I would describe mindfulness as “being in the present moment” the practice of focusing on what is happening right now and nothing more. It’s a timeout from being in the past or future and an opportunity to take a break from over thinking, a time to quiet your mind and body.
So how is this helpful for children? Practicing mindfulness throughout the day can benefit children (and adults) by helping them focus, calm their thoughts, and become better at soothing themselves and managing stress.
I remember when my son was young and after a day of too many things to do he would become a little hyper and really cranky. Nothing I did or suggested seemed to have any impact on changing his mood. My solution back then was to remove all stimuli and let my son sit quietly in his room or in the yard for a short period of time and focus on just that. It didn’t take long before he was calmer, more focused and transformed back to my adorable child.
I think we were practicing mindfulness and not even knowing it, so ahead of the times, not really, the practice of mindfulness has been around for centuries in many countries worldwide. In India children are taught how to meditate in elementary school. I would have liked to have more information back when I was raising my son about the value of teaching mindful behaviors to children. I think it would have benefited everyone’s well being and especially mine.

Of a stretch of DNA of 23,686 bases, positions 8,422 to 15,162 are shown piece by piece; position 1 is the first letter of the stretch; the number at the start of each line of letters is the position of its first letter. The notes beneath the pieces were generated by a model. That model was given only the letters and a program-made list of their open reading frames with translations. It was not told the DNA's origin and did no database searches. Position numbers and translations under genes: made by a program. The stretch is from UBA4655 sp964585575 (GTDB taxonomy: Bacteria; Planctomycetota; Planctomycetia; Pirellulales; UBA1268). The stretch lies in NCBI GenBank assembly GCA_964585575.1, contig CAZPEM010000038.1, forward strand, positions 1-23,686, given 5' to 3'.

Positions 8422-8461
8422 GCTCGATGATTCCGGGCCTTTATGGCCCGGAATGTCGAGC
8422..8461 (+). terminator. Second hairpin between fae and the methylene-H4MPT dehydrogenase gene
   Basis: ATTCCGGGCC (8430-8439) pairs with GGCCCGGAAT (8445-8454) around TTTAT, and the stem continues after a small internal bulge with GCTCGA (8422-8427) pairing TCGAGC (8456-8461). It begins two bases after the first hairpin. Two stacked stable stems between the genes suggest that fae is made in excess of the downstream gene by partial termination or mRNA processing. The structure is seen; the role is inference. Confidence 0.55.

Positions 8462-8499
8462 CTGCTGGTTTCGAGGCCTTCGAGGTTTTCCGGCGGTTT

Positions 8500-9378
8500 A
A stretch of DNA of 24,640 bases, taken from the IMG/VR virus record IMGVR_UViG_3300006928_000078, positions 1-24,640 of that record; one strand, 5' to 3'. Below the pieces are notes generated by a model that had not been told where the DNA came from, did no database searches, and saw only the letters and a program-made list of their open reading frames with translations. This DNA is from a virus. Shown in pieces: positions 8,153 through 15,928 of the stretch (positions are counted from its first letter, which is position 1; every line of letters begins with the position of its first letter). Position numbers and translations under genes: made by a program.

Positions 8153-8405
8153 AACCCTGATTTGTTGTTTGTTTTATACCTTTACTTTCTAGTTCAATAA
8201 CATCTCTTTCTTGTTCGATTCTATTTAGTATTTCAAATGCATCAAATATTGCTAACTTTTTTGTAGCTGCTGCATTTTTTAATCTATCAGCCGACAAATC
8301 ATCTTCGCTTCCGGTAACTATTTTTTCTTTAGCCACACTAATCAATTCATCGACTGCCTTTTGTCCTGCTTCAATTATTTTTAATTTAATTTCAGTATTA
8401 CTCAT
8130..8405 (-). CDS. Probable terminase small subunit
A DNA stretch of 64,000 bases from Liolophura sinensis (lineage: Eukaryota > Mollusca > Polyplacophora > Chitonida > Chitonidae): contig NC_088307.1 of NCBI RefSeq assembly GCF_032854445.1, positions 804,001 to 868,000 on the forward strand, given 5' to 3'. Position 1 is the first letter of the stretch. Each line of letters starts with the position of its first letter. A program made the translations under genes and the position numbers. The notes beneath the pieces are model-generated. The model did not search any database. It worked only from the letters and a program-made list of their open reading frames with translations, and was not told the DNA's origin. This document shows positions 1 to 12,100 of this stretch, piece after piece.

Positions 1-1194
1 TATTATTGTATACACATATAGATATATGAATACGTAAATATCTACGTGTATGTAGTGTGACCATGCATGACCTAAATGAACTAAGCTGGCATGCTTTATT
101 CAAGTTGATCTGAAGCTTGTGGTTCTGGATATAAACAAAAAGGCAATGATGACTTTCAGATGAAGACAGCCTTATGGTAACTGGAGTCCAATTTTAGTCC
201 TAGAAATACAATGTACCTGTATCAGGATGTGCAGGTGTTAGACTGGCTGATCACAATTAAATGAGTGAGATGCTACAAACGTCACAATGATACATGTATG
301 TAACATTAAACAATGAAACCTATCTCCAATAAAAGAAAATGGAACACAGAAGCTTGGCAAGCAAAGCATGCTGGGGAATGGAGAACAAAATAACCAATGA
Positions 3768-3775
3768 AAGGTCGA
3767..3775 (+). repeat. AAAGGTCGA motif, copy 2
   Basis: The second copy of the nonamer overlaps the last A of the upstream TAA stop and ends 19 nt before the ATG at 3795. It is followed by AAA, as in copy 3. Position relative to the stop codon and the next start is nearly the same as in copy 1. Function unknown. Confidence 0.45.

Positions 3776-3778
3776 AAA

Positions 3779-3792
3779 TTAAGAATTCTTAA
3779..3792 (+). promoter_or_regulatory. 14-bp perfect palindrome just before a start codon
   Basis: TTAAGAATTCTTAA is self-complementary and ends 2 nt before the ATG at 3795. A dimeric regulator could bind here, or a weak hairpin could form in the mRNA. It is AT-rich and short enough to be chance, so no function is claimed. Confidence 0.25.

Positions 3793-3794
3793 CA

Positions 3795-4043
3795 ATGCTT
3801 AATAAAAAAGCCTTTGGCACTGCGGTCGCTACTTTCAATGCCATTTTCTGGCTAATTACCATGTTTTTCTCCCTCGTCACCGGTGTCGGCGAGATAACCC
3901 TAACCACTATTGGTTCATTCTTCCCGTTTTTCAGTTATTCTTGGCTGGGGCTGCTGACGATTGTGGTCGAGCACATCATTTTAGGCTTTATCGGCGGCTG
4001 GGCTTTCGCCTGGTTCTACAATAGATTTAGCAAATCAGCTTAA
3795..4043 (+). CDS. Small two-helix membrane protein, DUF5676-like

This may sound good but where do you start? I think it’s best to start with what is already familiar and can be added to what is currently part of your daily activities. There is a time for watching TV or using electronic devices, all of which can have great value as learning tools or just give moms a little time to them selves. The idea is to balance these kinds of activities with a other more mindful activities.
Start with taking a walk where you consciously practice mindfulness. Only talk about what you experiencing in that moment, not about any future plans or schedules. Ask questions about what your kids are seeing and hearing around them. Notice the different plants, flowers, and the sky and cloud formations. Take time to look for pretty rocks, see how many different birds you can spot along the way. Notice something you have not seen before. This will be a much different experience than just walking around the block and arriving back home again.
Another great opportunity to practice mindfulness is during meals. It’s easy to fall into the habit of eating in the car, in front of the TV, or while doing some other activity. I found myself eating my lunch most days while working or during meetings and realized that I was barely aware of what I ate or how much I ate during these times. I certainly didn’t get much enjoyment or satisfaction from the meal. This would be the definition of “mindless eating” and a major factor in overeating and weight gain for both children and adults.